Mom's Marijuana Use May Influence Future Offsprings' Drug Use

Deborah Brauser

June 07, 2012

June 7, 2012 — Female teen users of cannabis may be increasing the risk for opioid use in their future offspring, new research suggests.

In a new rodent model study, male rats whose mothers were exposed during adolescence to the cannabinoid receptor agonist WIN-55,212-2 were significantly more likely to choose a morphine-paired chamber, as opposed to a chamber paired with saline, than their counterparts whose mothers were not exposed to the cannabinoid.

This effect was significant in both the adolescent and the adult male offspring, report investigators from the Cummings School of Veterinary Medicine at Tufts University in North Grafton, Massachusetts.

"Our main interest lies in determining whether substances commonly used during adolescence can induce behavioral and neurochemical changes that may then influence the development of future generations," lead author John J. Byrnes, MD, from Tufts' Department of Biomedical Sciences, Section of Neuroscience and Reproductive Biology, said in a release.

"We acknowledge that we are using rodent models, which may not fully translate to the human condition. Nevertheless, the results suggest that maternal drug use, even prior to pregnancy, can impact future offspring," added Dr. Byrnes.

Still, the investigators note that more research is needed before a definitive connection can be made.

The study was published online April 19 in the Journal of Psychopharmacology.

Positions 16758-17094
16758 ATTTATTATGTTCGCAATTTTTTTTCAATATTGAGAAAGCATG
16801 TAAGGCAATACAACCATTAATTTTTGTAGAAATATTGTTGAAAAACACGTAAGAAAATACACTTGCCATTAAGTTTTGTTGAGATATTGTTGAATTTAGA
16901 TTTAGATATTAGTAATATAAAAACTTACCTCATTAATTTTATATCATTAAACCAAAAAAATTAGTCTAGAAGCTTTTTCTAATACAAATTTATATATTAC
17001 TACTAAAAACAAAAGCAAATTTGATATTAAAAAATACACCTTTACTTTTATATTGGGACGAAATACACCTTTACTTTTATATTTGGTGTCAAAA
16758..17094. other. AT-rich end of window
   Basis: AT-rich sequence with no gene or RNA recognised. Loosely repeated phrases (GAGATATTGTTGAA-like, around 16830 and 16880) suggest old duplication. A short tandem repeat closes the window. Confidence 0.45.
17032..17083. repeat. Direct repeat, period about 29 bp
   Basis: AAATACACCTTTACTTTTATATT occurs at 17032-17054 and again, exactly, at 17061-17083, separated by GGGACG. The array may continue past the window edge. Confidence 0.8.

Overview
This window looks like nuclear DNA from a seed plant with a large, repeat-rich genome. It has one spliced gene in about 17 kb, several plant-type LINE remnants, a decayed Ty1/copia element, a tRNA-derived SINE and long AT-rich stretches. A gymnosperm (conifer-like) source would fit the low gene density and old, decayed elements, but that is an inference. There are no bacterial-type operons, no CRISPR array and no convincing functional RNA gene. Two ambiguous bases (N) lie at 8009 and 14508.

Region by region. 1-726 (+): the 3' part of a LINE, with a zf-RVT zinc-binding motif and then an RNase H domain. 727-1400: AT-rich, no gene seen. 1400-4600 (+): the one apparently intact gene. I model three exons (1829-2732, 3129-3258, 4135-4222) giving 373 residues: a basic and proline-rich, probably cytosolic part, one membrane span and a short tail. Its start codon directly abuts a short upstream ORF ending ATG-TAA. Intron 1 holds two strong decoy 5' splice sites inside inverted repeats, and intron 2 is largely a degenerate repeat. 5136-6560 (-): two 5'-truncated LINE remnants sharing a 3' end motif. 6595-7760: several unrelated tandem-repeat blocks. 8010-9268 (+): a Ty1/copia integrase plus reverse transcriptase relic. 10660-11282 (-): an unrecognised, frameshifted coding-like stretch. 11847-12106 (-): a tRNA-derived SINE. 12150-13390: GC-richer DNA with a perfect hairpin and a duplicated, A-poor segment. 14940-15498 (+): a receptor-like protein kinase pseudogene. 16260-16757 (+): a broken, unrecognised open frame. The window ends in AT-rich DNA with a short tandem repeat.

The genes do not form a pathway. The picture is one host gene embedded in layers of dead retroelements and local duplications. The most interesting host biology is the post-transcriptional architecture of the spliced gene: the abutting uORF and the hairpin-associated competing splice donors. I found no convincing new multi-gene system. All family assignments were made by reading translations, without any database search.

Transgenerational Effects

The researchers report that past studies have shown that cannabinoid exposure during pregnancy can lead to developmental problems in both human and rat offspring, including impaired cognitive function and increased risk for depression and anxiety.

In a study published last year in Behavioral Brain Research, Dr. Byrnes and colleagues found that rats' exposure to opioids during adolescence was associated with anxiety-like behavior and increased sensitivity to morphine in their adult offspring.

For the current study, the investigators sought to examine the transgenerational effects of adolescent cannabinoid use.

A group of female adolescent rats (30 days of age, n = 16) were injected with WIN-55,212-2 twice daily for 3 days and then mated when they were 60 days of age.

WIN-55,212-2 is a substance that causes similar effects in the brain as tetrahydrocannabinol (THC), the active ingredient in marijuana.

Both the adolescent (age, 40 days) and adult (age, 60 days) male offspring were then measured against a control group of matched male rats of mothers who had not been exposed to the substance.

All offspring were assessed for their preference for chambers paired with morphine or with saline.

More Research Needed

Results showed that in both adolescence and adulthood, the male rats whose mothers had been exposed to the study substance were significantly more likely to choose the chamber paired with morphine than those whose mothers were not exposed to the substance.

At the adolescent timepoint, there was "a significant interaction between morphine dose and maternal drug history (P = .03)," report the investigators.

At the adult timepoint, the offspring of exposed mothers also showed a significant effect of morphine dose on chamber choice (P < .001).

"The results suggest that these animals had an increased preference for opiate drugs," write the investigators in the release.

"These effects occurred in the absence of any direct exposure to this compound in utero, and provide evidence for transgenerational effects...even in the absence of continued use during pregnancy," they add.

They note that future studies will need to be done to determine whether similar effects can be observed in female offspring and "whether the observed effects represent direct or indirect epigenetic processes."

The study was supported by grants from the National Institutes of Health. The study authors have disclosed no relevant financial relationships.

J Psychopharmacol. Published online April 19, 2012. Abstract


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